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February 26, 2015
In conjunction with a series of Made in Rural America Executive Actions announced Feb. 26 by President Obama and the White House, the U.S. Department of Agriculture released data showing the opportunities for agriculture of the Trans Pacific Partnership to help boost agricultural exports across the 50 United States. TPP is a 21st century trade agreement that will promote job growth, increase farm income, generate greater rural economic activity and help expand U.S. agricultural exports to some of the fastest growing countries in the Asia-Pacific region.
The USDA released its TPP data after President Obama announced a set of new executive actions to help grow manufacturing in rural areas and to provide new markets to small businesses across our nation’s heartland. The president’s announcement underscored the White House’s “Made in Rural America” initiative launched in February 2014 and co-led by USDA Secretary Tom Vilsack.
Fiscal years 2009-14 represent the strongest six years in history for U.S. agricultural trade, with U.S. agricultural product exports totaling $771.7 billion, despite the fact that many other countries’ markets are not as open to American products as our markets are to theirs. Agricultural exports last fiscal year reached $152.5 billion, the highest level on record. U.S. agricultural exports now support more than one million jobs here at home, a substantial part of the nearly 11.3 million jobs supported by exports all across our country.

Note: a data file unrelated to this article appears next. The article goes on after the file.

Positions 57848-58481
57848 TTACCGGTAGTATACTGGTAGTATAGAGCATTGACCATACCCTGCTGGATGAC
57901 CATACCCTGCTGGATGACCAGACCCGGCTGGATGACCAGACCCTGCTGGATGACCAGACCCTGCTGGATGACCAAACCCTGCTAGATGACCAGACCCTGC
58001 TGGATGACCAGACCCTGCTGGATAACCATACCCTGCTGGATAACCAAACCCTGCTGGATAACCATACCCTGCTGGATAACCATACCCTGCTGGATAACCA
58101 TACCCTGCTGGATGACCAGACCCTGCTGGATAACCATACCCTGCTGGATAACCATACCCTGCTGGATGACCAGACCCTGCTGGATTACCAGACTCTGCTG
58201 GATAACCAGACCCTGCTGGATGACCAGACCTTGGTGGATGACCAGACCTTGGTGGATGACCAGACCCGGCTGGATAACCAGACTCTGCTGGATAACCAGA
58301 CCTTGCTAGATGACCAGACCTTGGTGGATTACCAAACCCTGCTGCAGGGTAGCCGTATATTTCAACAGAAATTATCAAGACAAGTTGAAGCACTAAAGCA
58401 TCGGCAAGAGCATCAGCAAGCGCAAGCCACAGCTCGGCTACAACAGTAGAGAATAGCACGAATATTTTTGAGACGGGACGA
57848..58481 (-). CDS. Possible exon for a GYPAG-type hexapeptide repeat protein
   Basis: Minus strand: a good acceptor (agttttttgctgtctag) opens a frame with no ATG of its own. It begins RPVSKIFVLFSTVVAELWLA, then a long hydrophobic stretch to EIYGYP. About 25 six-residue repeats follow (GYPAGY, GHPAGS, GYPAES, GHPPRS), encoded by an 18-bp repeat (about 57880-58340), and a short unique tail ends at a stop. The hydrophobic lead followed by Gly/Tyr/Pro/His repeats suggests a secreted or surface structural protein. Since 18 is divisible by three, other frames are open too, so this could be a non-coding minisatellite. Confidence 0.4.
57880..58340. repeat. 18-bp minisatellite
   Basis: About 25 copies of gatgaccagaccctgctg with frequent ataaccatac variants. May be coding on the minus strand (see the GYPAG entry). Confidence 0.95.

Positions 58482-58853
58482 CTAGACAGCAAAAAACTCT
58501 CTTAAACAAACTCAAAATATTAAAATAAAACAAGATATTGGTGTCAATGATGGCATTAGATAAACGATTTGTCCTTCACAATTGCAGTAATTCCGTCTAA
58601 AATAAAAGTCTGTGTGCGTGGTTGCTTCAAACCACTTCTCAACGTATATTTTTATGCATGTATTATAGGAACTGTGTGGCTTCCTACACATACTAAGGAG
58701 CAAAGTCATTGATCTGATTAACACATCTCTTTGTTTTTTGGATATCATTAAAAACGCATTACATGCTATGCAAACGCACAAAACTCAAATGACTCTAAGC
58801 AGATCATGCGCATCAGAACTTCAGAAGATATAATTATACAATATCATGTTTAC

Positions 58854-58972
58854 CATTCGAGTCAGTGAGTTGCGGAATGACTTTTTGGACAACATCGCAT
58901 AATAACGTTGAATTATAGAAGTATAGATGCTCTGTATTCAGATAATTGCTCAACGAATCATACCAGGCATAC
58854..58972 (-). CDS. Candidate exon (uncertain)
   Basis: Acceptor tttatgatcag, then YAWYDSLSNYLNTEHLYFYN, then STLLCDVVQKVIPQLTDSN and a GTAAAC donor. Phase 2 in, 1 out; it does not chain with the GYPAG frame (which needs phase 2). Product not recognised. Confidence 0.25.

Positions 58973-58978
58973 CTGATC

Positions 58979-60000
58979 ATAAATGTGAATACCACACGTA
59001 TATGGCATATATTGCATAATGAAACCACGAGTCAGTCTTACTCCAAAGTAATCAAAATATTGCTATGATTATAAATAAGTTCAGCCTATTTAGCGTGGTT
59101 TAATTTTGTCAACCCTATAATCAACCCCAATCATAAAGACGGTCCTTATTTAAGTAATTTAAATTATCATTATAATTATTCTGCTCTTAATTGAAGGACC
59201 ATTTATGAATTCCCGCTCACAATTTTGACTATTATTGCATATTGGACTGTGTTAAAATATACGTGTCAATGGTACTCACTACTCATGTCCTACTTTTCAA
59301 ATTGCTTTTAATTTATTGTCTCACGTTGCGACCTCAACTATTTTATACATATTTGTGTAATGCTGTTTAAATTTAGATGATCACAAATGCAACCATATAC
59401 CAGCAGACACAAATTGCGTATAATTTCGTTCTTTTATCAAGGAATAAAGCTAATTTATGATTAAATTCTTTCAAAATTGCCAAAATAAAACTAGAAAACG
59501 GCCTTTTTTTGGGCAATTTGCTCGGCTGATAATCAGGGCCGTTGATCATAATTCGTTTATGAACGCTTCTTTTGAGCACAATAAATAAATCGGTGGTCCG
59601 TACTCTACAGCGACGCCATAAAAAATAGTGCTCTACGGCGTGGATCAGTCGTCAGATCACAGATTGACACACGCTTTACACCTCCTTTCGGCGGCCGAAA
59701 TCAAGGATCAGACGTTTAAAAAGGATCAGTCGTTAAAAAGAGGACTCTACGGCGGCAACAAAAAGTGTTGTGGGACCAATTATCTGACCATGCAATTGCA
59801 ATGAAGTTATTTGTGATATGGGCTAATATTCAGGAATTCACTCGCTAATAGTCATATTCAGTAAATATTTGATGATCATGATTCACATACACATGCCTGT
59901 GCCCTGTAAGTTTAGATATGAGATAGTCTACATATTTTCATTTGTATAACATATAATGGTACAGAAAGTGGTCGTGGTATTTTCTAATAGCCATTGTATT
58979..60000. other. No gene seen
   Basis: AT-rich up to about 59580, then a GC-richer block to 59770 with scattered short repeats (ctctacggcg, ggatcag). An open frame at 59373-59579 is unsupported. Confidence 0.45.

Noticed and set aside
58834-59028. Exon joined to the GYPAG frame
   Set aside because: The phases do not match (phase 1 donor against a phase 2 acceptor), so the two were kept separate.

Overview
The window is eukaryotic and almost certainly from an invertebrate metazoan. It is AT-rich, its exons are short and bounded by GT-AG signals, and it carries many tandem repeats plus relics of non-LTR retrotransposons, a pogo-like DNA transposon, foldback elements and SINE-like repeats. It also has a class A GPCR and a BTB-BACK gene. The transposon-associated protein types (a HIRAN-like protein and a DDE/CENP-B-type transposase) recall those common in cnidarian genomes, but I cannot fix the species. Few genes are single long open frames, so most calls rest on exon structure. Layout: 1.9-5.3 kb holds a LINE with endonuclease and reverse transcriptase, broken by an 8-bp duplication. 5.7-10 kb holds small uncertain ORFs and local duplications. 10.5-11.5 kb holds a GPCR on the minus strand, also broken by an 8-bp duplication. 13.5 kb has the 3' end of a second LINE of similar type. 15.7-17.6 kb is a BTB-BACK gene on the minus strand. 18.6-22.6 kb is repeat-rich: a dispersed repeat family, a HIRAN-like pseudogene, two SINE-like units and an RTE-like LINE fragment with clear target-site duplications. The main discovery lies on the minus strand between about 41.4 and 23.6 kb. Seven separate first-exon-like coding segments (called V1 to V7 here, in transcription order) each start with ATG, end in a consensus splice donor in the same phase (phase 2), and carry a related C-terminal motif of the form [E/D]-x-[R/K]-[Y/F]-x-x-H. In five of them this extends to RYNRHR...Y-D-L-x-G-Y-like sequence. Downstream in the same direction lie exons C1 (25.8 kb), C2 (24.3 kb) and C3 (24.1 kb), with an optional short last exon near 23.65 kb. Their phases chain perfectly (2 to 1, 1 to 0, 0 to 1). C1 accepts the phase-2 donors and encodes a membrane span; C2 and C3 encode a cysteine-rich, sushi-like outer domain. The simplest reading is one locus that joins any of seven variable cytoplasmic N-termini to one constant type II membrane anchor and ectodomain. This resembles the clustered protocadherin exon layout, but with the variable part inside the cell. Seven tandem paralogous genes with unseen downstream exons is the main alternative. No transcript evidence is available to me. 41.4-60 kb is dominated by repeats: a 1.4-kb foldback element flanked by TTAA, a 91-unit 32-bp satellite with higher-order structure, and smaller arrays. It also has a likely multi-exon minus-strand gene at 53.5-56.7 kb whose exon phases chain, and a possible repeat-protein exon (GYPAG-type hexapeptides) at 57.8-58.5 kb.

Here is just a snapshot of how the TPP would boost exports of some U.S. food and agricultural products.
Soybeans and soybean products: Under the agreement, tariffs across the TPP region will be cut, offering new market access opportunities to U.S. producers and exporters of soybeans and soybean products. In 2014 the United States exported $5.5 billion of this product to the TPP region.
Poultry and beef: Under the agreement, tariffs across the TPP region will be cut, offering new market access opportunities to U.S. poultry and beef producers and exporters. In 2014, the United States exported about $7 billion in poultry and beef to the TPP region.
Fresh fruits and fresh and processed vegetables: Under the agreement, tariffs across the TPP region will be cut, offering new market access opportunities to producers and exporters of U.S. fresh fruits and fresh and processed vegetables. In 2014, the United States exported about $8.1 billion of these products to the TPP region.
Trade is a vital contributor to the U.S. economy. More than 95% of the world’s potential consumers, representing nearly 80% of the world’s purchasing power, live outside our borders. To learn how the TPP would benefit your state’s food and agricultural economy, visit www.fas.usda.gov/topics/trans-pacific-partnership-tpp.
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